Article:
All this has come to mind because on June 22nd Forge Books released First Thrills, an anthology of thriller short stories by all kinds of cool folk. I had the good fortune of being included, which also meant I had the screaming horror of writing a short story. Turns out, after much pain and anguish, I came up with a contribution of which I'm proud: "The Princess of Felony Flats." It's a hardboiled retelling of a classic fairy tale in which a mysterious dwarf makes a risky play for the statuesque consort of a drug kingpin. (Lots of drug kingpins in classic fairy tales, don'tcha know.)

Despite the freak out, I wrote that story for Anne as well, and yes, I'm proud of the result. The anthology, Bats in the Belfry, won't be released until fall 2011, but it's worth keeping your eyes peeled. Once again, a great line-up of writers have contributed. I'm honored to be a part of it.

There was a time in my life when I'd written more novels than short stories, counting the hidden shoebox novels along with the ones which have made it on to bookstore shelves. With the release of First Thrills, I realized for the first time since high school, the balance has shifted. In the last two years, I've written three short stories and only two novels. Crazy, I know.

Even crazier, to me, is I have another short story in the works, and for the first time in two decades, it's a story I've started on my own initiative. (Even mentioning it means I've probably jinxed it, but too late now, I guess.) After nearly half a dozen stories written despite my terror, I've started to develop a taste for the short form. Not that I'm gonna be rash and start knocking out tales at an Ed Hochian pace. But, you know, once you force yourself to ignore the night sweats and weeping, writing a short story turns out to be fun. Still takes me about five times as long to produce a three-thousand word short story as three thousand words from a novel, but I've developed an appreciation for the need for brevity.

I also think the process has improved my longer efforts. During the final draft of Lost Dog, I discovered a fact which has held for all my work since: whatever I write is improved through the process of making it shorter. Working on these short stories has help me learn the need to write no more than necessary. To the extent Chasing Smoke and Day One both show my growth as a writer, I think those short stories contributed.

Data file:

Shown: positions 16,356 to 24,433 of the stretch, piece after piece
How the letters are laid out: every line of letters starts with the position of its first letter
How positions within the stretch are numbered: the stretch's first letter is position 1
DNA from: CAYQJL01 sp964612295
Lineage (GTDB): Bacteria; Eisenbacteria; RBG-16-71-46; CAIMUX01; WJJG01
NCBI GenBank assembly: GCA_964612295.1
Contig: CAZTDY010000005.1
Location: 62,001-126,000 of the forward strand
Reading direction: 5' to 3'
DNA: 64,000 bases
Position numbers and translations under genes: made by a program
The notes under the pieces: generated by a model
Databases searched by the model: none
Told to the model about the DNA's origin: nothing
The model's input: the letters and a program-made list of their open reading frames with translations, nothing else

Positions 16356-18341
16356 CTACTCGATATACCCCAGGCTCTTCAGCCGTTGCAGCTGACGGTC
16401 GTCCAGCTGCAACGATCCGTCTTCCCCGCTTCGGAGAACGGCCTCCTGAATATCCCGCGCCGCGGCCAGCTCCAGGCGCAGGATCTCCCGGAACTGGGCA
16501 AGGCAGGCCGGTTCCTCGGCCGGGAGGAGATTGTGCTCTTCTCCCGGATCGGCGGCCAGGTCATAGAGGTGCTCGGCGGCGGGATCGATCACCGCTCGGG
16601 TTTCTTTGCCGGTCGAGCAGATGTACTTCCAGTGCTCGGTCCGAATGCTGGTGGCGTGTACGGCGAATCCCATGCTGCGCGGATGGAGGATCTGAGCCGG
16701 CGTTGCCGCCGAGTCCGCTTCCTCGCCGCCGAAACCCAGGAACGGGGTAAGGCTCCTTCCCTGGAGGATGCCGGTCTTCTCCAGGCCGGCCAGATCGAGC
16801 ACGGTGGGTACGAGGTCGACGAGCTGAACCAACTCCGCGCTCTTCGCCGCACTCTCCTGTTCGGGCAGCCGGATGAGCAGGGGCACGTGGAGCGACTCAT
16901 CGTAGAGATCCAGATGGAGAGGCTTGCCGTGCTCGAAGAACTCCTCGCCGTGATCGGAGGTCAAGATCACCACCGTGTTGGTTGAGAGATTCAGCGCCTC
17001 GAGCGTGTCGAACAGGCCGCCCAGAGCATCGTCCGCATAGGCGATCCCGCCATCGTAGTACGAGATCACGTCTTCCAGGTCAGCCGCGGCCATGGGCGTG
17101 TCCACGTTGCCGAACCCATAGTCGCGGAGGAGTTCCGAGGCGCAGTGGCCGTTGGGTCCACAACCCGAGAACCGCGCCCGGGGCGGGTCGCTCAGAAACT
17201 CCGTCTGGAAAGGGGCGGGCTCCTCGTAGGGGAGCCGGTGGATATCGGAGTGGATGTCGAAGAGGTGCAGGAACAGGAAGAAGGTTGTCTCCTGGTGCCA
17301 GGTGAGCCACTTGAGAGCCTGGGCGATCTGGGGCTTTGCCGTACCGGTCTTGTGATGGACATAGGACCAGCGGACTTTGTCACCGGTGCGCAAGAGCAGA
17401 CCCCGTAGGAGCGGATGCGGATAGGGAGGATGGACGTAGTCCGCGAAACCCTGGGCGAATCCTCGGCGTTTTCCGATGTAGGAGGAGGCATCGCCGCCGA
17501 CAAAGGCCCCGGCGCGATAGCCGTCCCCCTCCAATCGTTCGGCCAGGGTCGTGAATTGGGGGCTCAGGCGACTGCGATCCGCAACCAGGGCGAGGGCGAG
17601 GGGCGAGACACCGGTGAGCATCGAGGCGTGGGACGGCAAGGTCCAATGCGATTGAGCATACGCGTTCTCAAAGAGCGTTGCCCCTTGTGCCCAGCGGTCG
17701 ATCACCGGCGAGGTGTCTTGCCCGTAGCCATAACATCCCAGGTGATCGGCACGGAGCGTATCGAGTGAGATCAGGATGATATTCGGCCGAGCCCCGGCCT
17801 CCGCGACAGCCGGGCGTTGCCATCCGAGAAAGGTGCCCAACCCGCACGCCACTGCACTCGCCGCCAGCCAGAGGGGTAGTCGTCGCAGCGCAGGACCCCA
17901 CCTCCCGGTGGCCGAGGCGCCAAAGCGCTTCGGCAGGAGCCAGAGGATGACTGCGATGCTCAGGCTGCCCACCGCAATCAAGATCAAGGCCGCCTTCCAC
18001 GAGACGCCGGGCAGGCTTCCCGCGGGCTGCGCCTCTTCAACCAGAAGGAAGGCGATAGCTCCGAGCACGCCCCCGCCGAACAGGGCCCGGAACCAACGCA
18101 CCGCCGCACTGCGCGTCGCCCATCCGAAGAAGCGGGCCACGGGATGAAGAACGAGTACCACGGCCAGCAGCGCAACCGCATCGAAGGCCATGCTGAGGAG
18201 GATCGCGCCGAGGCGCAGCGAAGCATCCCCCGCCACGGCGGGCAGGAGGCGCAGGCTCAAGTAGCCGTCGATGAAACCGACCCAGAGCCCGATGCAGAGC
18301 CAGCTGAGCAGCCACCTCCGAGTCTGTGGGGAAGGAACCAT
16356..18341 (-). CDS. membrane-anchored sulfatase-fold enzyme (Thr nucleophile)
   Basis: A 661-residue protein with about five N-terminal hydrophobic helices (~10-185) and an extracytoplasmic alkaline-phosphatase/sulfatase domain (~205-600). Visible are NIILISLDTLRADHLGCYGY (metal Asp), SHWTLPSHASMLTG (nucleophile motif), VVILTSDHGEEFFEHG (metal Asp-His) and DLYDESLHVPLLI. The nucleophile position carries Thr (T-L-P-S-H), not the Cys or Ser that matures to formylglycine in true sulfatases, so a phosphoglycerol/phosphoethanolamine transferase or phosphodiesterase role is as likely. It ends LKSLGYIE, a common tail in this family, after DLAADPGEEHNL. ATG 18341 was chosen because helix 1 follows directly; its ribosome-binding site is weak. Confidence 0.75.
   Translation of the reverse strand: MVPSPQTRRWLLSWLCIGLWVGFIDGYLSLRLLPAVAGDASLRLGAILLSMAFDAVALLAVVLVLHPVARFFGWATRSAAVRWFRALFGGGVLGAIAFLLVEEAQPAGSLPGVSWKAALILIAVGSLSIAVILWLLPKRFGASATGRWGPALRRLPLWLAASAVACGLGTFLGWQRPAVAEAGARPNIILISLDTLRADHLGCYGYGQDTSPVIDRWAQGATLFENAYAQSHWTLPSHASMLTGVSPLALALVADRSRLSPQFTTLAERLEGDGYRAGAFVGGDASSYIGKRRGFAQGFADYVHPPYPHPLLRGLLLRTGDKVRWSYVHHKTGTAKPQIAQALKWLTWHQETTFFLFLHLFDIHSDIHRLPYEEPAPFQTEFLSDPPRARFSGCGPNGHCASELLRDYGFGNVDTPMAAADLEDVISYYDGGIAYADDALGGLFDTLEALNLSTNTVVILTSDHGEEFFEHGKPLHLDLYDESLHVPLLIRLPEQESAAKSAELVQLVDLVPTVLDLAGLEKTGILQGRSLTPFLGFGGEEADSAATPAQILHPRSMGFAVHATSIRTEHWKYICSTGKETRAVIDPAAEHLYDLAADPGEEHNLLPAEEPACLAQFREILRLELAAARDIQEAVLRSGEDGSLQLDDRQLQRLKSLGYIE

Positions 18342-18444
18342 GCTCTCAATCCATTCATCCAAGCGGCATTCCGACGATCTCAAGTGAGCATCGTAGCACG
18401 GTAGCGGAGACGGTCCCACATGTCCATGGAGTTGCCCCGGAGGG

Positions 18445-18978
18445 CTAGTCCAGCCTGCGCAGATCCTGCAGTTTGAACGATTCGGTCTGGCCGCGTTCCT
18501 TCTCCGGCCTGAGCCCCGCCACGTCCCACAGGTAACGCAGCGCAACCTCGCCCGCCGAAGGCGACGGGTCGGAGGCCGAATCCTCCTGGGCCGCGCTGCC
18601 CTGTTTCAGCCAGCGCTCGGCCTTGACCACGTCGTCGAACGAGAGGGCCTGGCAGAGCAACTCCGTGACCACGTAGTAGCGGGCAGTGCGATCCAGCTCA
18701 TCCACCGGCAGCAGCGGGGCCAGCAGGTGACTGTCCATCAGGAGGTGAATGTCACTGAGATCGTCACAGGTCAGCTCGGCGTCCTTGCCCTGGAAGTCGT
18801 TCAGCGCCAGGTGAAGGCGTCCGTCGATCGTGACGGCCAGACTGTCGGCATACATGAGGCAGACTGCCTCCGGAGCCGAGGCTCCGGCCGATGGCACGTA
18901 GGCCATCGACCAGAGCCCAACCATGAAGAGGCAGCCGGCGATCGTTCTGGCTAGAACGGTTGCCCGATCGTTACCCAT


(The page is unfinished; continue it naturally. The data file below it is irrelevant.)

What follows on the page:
Maybe my mom was right. Sometimes things we don't want to do ARE good for us.

*About Day One*

A young woman flees abuse; a teen runaway hides a dark secret; an ex-cop chases his own past. All three converge at the harrowing end of a trail of violence stretching from the high desert to the streets of Portland. Learn more at:

*About First Thrills*

Introduced and edited by Lee Child with an afterword by Steve Berry, First Thrills features original, never-before-published short stories by New York Times bestselling authors Lee Child, Stephen Coonts, Jeffrey Deaver, Heather Graham, Gregg Hurwitz, John Lescroart, John Lutz (with Lise E. Baker), Alex Kava (with Deb Carlin), Michael Palmer (with Daniel James Palmer), Karin Slaughter, and Wendi Corsi Staub. The collection also serves as an introduction to those ITW has christened its rising stars, including Sean Michael Bailey, Ken Bruen, Ryan Brown, Bill Cameron, Rebecca Cantrell, Karen Dionne, JT Ellison, Theo Gangi, Rip Gerber, CJ Lyons, Grant McKenzie, Marc Paoletti, Cynthia Robinson, and Kelli Stanley. Learn more at:


Elisabeth Black said...

Awesome post. Good points. I have a lot of trouble with short stories, but I am trying to do them as an exercise in writing, and in some immediate gratification as I wrestle with my novels.